• crafts and jewellery made with condor or other wild bird feathers, turtle shells, teeth, bones and other animal parts

The sale of souvenirs made with wild animal parts, including condor feathers, is illegal in Peru. These products are often sold in tourist markets in Cusco and Iquitos.

You’re not allowed to remove any archaeological artefacts from Peru without authorisation.

This guide also has safety advice for regions of Peru.


There is a high threat of terrorist attack globally affecting UK interests and British nationals, including from groups and individuals who view the UK and British nationals as targets. Stay aware of your surroundings at all times.   

UK Counter Terrorism Policing has information and advice on staying safe abroad and what to do in the event of a terrorist attack. Find out how to reduce your risk from terrorism while abroad.

Terrorism in Peru

Terrorist attacks in Peru cannot be ruled out.

Attacks could be indiscriminate, including in places visited by foreigners. Stay aware of your surroundings, keep up to date with local media reports and follow the advice of local authorities.

Political situation

Political protests in Peru are unpredictable and can escalate quickly. Demonstrations can become violent and lead to roadblocks, travel disruption, including trains, and suspension of immigration services at land borders. This is often without notice or notification of estimated re-opening timelines.

Local groups can announce strike action, with little or no notice, particularly in areas connected to mining. These may quickly spill over from one region to another. 

It’s illegal for foreigners in Peru to participate in political activities, including demonstrations against the government. You may face detention or deportation if you take part in a demonstration. To reduce any risk:

  • avoid large gatherings and protests
  • stay in a safe place
  • follow the instructions of army or police officers
  • take the advice of local authorities or tour operators
  • monitor local media, including social media channels
  • be wary of unverified, unofficial information
  • make sure you travel with enough food, water, local currency and personal medication
  • allow extra time to reach your destination

Protests in Lima often happen in the historic centre, where access can be restricted, but they can also spread to other areas. Other regions that have seen recent protests include Arequipa, Ayacucho, Cusco, La Libertad, Madre de Dios and Puno.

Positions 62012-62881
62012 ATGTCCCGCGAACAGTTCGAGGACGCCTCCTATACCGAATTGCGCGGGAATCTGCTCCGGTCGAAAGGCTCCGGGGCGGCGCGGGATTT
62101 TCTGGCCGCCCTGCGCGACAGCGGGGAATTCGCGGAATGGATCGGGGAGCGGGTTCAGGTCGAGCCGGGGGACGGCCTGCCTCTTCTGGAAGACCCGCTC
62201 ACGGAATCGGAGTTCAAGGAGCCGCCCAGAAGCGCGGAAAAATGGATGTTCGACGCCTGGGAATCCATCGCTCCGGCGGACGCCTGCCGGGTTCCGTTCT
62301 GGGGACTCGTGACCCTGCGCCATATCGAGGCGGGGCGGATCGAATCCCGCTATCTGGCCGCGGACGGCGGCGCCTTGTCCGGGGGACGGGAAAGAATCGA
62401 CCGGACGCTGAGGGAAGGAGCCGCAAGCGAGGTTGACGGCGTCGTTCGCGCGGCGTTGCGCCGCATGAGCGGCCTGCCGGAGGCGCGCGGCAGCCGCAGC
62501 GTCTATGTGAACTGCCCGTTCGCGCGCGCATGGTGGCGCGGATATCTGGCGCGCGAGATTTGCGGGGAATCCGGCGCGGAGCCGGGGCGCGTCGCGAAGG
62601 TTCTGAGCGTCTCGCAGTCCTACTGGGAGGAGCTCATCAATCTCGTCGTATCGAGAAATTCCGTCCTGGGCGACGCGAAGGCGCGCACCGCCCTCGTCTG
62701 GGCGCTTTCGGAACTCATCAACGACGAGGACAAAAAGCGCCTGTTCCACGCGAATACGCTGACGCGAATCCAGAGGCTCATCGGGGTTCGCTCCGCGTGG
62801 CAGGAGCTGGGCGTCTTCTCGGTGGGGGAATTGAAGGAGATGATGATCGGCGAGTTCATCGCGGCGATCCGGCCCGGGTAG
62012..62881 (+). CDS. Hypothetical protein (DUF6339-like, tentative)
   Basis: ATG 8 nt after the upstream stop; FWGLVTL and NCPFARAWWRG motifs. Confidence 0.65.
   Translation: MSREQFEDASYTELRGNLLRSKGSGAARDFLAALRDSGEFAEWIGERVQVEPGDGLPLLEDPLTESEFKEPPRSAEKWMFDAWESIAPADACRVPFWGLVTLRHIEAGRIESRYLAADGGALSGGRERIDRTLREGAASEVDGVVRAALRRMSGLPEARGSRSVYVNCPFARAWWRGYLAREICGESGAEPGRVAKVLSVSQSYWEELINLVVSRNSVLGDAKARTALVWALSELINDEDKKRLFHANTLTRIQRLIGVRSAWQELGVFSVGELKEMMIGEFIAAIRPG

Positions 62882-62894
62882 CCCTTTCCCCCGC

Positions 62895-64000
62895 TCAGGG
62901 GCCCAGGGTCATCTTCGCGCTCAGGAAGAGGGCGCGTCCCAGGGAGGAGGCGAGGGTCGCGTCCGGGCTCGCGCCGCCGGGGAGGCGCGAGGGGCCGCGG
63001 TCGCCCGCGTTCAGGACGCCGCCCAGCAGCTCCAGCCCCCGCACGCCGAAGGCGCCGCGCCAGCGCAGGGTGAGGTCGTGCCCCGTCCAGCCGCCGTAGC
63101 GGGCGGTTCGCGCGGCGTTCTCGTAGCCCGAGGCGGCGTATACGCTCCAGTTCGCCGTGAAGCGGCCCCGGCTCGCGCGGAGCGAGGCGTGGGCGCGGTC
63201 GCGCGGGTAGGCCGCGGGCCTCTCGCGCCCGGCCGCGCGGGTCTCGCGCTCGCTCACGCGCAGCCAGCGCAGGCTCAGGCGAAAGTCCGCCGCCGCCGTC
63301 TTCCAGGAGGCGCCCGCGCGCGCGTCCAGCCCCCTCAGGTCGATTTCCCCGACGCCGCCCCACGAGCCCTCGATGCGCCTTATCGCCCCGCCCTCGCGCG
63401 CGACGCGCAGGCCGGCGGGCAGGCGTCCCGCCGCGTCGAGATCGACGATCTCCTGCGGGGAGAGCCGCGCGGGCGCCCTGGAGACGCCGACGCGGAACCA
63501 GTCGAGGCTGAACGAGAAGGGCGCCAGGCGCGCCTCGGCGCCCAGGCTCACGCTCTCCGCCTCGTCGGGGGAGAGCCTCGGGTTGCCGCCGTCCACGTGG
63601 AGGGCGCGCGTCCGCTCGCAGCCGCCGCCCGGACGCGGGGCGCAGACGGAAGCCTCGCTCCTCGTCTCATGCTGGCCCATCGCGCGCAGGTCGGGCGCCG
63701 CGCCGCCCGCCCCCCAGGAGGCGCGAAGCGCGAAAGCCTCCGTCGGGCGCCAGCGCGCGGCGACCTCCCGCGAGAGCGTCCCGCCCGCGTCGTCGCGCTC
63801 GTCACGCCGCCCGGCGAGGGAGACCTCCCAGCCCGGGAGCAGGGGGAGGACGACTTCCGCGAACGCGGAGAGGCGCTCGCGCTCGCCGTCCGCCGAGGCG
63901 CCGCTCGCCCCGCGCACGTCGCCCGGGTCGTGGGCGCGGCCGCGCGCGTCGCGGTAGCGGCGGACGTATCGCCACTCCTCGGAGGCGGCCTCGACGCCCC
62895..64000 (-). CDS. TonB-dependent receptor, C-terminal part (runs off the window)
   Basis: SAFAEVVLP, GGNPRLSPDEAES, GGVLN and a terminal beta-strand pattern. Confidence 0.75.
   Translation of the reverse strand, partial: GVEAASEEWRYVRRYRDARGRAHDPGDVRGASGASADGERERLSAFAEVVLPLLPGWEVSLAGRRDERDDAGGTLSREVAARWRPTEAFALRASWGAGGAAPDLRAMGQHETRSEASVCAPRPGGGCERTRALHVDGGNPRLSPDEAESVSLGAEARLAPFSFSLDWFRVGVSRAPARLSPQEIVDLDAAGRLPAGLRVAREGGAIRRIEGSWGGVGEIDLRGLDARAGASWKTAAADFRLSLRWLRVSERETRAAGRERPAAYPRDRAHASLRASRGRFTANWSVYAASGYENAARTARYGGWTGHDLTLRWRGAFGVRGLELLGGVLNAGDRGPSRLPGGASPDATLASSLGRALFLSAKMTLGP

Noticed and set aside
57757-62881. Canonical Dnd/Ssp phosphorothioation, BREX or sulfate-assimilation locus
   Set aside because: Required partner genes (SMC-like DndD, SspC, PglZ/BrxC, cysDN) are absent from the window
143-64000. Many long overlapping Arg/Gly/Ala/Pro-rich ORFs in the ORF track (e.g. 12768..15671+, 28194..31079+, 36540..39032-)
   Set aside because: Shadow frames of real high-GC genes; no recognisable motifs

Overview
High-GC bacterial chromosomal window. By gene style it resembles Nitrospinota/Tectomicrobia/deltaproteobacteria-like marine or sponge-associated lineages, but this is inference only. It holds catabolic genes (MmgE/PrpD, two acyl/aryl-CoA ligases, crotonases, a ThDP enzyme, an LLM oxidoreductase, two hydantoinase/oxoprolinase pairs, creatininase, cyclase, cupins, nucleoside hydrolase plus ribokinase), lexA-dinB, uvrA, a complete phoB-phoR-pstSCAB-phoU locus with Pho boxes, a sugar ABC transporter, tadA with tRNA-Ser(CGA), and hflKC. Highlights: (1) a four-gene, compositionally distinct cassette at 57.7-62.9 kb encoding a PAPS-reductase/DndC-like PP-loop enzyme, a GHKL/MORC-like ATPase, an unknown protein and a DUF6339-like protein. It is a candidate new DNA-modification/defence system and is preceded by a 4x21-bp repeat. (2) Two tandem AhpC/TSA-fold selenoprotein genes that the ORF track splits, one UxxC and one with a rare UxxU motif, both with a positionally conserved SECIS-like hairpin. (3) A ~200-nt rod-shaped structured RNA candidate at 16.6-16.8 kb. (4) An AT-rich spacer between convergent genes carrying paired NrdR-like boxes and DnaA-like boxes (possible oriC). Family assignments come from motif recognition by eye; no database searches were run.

Some train services in the south, including those to and from Machu Picchu, are occasionally suspended or disrupted because of protests. Contact your travel provider for further advice on disruptions, and check if changes need to be made to your journey.

Contact an iPeru office or iPeru online for help with issues travelling to different regions of Peru.

The British Embassy’s ability to provide help will be very limited where protests or criminal activity results in travel disruption or damage to the infrastructure.

Help from local authorities, including police and emergency services, will also be very limited, especially if airports, roads and railroads are affected.


Organised crime

There is a higher risk to your safety in areas where there is organised crime and terrorism linked to drug production. This includes the border areas with Ecuador, Colombia and Brazil and the Valley of Apurímac, Ene and Mantaro rivers (VRAEM). Remnants of the Shining Path terrorist movement are still active in some of the main coca growing areas in central Peru (Alto Huallaga, Aguaytia and VRAEM river basins).

Street crime

Street crime, including muggings and thefts, is a significant problem in Lima, Cusco, Arequipa and other major cities. Be alert in public places and when withdrawing cash from ATMs.

It is safer to use ATMs inside banks, supermarkets or large commercial buildings during business hours. Do not walk on your own in quiet areas or at night.

There have been a number of robberies at gunpoint of British tourists and residents. Attacks can take place in tourist areas of Lima such as Miraflores and Barranco. To reduce your personal risk:

  • avoid wearing or displaying expensive items
  • avoid using your phone at the roadside, as motorbike riders may snatch it
  • report crimes to local police as soon as possible
  • ask lodge or hotel staff for help if an incident happens on site

Criminals target cars stopped at traffic lights. Keep your doors locked and windows shut while driving.

Protecting your belongings

Petty crime, such as pickpocketing and bag-snatching, is common, so:

  • keep your belongings secure
  • do not leave bags unattended
  • on bus journeys, keep your passport with you